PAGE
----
Peter Kessler, of HBO Sports and Golf Channel fame, has been to the sport’s media mountaintop, but the difficulty is getting back down.
A DRAMA IN THREE ACTS
CAST (in order of appearance):
Tortured genius (self-proclaimed)
JANET PHILLIPS KESSLER
Endlessly patient wife
Co-founder of Golf Channel, nemesis to our protagonist
Kessler’s loyal producer
Fan of Kessler’s work
SCOTT VAN PELT
ESPN star/Golf Channel alum
Co-founder of Golf Channel, friend and mentor to Kessler and the man who unwittingly hastens his downfall
KEVIN KESSLER & CHRIS KESSLER
Loving sons who call their dad their best friend
The living room of a tidy light green house on Lake Winnah, in Orlando. Sitting on a couch is PETER KESSLER, 67. He is watching a golf tournament on a large TV. From his mannerisms and the look in his icy blue eyes it is clear that Kessler is frustrated by the coverage. He leaps off the couch and hurls the remote control against the wall.
KESSLER, yelling at the TV: These people don’t know anything about storytelling. They don’t know anything about developing characters, about moving them around on the stage. They think this is journalism. It’s not. It’s supposed to be theater!
He picks up his smartphone from the arm of the couch. On the wall behind Kessler, the Twitter icon appears and then flutters out of sight.
KESSLER, tapping on his phone furiously while growling: Idiots…buffoons…diarrhea of the mouth…morons…
The lights dim.
SCENE I: The bag room at Cedar Hill Country Club in Livingston, N.J. The year is 1961. Working very long hours, Bernard Kessler has built a successful department store and achieved the American Dream of joining the local club. On the weekends he plays golf with his friends, but, in a sign of the times, does not invite his son to the course. Tonight, the family is having a Memorial Day dinner at the club. From offstage we hear music, merry voices, and the clattering of silverware as 9-year-old Peter, looking over his shoulder, creeps into the bag room. He is dressed in a tie and blazer. He begins rooting around in the golf bags, stuffing his pockets with balls and tees. He liberates a couple of clubs to take out on the course under the cover of twilight.
KESSLER, addressing the theater audience as he removes his tie: This is the night I fell in love with the game. I’d had a little exposure to it — a Bob Toski clinic at the club, watching Arnold Palmer on TV — but it had always been this kind of secret world. Suddenly I was part of it and I loved everything about it. I felt such a sense of peace on the golf course. It felt like home. And I was amazed that no two putts were ever the same, no two shots. I just loved the endless discovery of learning the game. I started begging my mom to take me to tournaments. I saw Jack win at Westchester, I saw Arnold win, and I just ate it up. I was a normal kid except for this obsession I had with golf.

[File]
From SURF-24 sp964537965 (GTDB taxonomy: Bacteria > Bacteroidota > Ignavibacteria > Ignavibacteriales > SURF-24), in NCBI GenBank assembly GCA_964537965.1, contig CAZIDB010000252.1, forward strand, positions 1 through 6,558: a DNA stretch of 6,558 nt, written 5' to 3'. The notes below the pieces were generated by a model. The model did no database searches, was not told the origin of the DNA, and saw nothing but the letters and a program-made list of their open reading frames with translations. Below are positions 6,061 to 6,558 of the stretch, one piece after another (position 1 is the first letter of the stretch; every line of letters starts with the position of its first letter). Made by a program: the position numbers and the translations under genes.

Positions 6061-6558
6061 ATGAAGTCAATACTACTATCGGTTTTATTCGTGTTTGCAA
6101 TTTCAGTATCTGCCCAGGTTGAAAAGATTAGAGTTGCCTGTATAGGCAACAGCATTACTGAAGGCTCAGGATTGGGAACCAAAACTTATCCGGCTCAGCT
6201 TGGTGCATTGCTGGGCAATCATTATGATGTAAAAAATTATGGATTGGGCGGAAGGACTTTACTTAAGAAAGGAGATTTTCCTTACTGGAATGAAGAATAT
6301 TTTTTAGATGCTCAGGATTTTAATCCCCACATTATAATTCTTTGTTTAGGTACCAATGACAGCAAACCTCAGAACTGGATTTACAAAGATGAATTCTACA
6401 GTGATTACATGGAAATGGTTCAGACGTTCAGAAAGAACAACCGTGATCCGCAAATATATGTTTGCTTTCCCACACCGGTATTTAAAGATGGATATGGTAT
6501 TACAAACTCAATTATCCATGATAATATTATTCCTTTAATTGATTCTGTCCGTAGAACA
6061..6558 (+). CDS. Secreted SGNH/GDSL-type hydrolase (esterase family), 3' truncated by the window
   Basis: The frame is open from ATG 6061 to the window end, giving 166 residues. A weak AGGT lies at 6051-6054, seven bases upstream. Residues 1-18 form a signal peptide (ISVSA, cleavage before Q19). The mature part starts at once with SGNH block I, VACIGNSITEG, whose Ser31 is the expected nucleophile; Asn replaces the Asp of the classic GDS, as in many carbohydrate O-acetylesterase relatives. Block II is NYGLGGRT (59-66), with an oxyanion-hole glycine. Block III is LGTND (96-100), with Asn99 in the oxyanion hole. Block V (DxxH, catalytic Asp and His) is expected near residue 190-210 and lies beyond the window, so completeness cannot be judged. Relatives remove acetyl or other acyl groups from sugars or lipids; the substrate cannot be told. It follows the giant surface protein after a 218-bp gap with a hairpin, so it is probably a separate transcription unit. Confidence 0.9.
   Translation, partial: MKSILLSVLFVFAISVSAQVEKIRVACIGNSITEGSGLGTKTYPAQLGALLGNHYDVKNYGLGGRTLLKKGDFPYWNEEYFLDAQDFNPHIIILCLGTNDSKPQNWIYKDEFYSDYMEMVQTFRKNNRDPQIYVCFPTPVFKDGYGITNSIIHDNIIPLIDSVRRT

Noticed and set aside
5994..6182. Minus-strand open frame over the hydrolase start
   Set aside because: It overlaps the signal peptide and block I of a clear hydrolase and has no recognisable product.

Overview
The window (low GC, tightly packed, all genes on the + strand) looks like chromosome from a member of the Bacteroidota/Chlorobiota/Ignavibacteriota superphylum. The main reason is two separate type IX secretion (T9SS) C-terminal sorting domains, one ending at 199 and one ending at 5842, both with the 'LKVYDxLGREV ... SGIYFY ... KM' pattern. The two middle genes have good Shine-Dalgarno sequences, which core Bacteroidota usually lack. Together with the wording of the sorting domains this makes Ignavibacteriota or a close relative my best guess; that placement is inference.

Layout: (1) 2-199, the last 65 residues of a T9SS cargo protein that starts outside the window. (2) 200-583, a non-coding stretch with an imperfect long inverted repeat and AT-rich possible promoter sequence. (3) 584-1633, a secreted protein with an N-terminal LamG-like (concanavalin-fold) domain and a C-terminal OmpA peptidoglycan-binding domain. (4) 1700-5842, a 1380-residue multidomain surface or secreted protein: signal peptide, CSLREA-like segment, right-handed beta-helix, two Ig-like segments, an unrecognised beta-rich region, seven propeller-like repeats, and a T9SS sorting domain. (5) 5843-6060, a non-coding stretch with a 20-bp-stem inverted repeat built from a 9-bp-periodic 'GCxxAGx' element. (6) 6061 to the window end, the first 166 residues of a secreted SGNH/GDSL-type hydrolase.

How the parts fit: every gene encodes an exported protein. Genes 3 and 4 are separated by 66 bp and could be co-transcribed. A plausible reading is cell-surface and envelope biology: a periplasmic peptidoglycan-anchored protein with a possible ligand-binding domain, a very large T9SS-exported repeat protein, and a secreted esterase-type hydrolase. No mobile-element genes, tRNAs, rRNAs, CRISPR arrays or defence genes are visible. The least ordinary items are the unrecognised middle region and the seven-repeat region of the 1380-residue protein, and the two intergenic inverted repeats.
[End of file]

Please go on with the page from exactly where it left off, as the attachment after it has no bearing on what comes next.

SCENE II: The public library in Short Hills, N.J. Young Kessler plops a tall stack of golf books on the check-out counter. The spines feature the names Bernard Darwin, Herbert Warren Wind, Peter Dobereiner, Robert Browning, Henry Longhurst and Robert Tyre Jones, Jr.
LIBRARIAN, teasing: Didn’t you check out all of these last week?
KESSLER: No, those were instruction books. These are historical, and, yes, I’ve checked them all out before. I’ve been trying to figure out who invented golf. It’s such an exciting topic. I’ve decided that there are three things that make golf golf: cross-country hitting, no interference by an opponent, and the act of holing out. The predecessor was a Dutch game called chole, where you would hit your ball three times, but after the third try the opponent could knock your ball away. The target was a doorway or a tree. The games could go on for a very long time, so holing out began as a way to break the tie. From what I gather, they just used a rabbit hole or something like that. In 1403 or 1404, the English and Scots were engaged in war and France was aligned with Scotland. When they weren’t fighting, the Scottish soldiers, now stationed in France, learned the game of chole. And I’m certain that they brought the game back home and just decided to get rid of the interference by the opponent. They made holing out the central act, and then we had golf.
LIBRARIAN, chuckling: That’s all very impressive, Peter. It’s too bad you’ll never be able to make a living with all of this trivia.